We give birth to them, we nurture them and guide them through their adolescent years and them bam! She’s found the man she wants to marry. How did that happen? Yesterday she was fourteen and I was at her school embarrassing her in her gym class for some notes I found in her room, and today, she’s all grown up and in love. Fortunately, for both of us, she dumped her last boyfriend of four years because he was a “boy” (actually a child). I kept telling her every time she cried about this guy that this “relationship” really wasn’t a relationship, and that when she met the right guy who treated her like she should be treated, she would know it. Guess what, she’s met that guy. He is a great guy. Kind, considerate, respectful, responsible, and he treats her like gold. I keep looking for that one thing that is going to make him fall out of that Prince Charming category, but I haven’t seen it yet.
My daughter and I are very close. A flip just switched somewhere around the age of fourteen, don’t know why, but it did. For that reason, I can tell by looking at her when something is bothering her, she doesn’t even need to say a word as it is written all over her face. I haven’t seen any evidence of anything being wrong when it comes to this new relationship, which is a good thing.
One of the other wonderful things about her and I being so close, is that there is always that clear division between my being her friend and my being her mother. It’s a boundary that we have never crossed. I hear and read many stories about parents who are their children’s friend and not their parent, and I can see how that is a slippery slope. I also believe that it starts early in their lives. Once that boundary is crossed though, it is hard to get that respect back as their parent again.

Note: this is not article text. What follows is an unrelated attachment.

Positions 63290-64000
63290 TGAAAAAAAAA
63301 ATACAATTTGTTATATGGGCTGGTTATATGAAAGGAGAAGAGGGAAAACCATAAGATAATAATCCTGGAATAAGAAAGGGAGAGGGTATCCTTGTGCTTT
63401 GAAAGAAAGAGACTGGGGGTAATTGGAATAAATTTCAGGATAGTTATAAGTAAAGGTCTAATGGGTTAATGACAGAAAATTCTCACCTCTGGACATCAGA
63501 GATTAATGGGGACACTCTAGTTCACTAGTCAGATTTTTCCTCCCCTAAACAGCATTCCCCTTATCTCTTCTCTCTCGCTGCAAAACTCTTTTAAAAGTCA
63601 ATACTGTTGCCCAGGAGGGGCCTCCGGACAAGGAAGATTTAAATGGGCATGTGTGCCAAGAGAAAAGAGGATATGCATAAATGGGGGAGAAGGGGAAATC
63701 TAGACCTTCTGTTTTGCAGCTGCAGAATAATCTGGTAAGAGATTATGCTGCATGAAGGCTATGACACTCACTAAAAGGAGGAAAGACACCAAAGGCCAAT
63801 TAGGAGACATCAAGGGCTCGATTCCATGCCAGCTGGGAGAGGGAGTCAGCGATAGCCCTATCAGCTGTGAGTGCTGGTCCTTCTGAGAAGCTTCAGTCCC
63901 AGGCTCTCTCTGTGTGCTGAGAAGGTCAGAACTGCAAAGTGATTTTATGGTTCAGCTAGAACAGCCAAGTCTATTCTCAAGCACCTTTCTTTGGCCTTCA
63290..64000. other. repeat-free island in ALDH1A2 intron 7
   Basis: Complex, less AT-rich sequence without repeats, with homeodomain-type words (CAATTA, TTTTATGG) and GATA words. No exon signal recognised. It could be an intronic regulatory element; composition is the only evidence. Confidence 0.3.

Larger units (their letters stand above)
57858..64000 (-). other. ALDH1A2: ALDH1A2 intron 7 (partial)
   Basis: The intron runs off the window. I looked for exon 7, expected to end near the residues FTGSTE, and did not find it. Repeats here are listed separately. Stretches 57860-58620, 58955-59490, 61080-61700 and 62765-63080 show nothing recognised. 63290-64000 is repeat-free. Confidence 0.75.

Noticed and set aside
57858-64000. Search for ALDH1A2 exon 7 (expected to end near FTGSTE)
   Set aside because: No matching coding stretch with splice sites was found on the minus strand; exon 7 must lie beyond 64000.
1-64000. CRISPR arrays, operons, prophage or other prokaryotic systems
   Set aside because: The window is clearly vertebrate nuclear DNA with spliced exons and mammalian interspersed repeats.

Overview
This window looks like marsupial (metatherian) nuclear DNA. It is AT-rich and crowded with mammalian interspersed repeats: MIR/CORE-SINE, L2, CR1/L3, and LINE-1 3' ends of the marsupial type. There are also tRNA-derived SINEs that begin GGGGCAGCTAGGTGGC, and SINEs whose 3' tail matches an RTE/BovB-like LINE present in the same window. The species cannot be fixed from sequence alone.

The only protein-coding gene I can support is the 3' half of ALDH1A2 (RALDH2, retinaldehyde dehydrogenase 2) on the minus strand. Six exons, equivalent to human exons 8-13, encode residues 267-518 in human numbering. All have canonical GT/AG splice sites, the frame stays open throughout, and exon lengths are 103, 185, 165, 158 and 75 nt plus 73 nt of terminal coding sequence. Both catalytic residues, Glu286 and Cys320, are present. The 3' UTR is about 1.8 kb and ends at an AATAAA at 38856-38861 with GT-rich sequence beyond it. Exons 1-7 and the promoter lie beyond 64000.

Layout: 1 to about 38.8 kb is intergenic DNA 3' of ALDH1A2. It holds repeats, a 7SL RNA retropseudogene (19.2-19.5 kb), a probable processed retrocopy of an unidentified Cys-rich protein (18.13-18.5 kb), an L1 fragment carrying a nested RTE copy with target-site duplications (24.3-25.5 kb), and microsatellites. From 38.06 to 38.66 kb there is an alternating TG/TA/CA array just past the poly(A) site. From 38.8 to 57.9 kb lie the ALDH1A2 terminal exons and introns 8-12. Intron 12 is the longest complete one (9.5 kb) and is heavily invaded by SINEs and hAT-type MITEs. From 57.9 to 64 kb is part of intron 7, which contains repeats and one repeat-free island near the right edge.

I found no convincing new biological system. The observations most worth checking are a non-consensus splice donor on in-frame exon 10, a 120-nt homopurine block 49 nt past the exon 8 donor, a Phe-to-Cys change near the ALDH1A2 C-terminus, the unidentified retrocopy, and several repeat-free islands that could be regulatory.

So, I sit here and realize just how quiet it is in this house. I am not alone, I still have my fourteen-year-old son, but in some ways that still makes me alone, as he has other things to do, etc. However, I do drag him out into society at times—much to his dismay—to go ice skating or out to dinner with the family. I also have my seventy-three-year-old mother who lives with me, but she basically sticks to her room with her lounger chair and her cable TV … not a lot of interaction there either. She’s seventy-three and she likes it that way, she’s earned it as she has raised four children.
A few minutes ago, I got off the phone with my twenty-two-year-old niece. I was giving her the news about Stephanie and basically I was throwing myself a pity party to her over the phone. She reassured me that I have not lost Stephanie, just like her mother has not lost her. She told me that it is just a new chapter for the both of us, and in her words of wisdom she said, “Aunt Susie, it is time to turn the page.” How did they get so smart?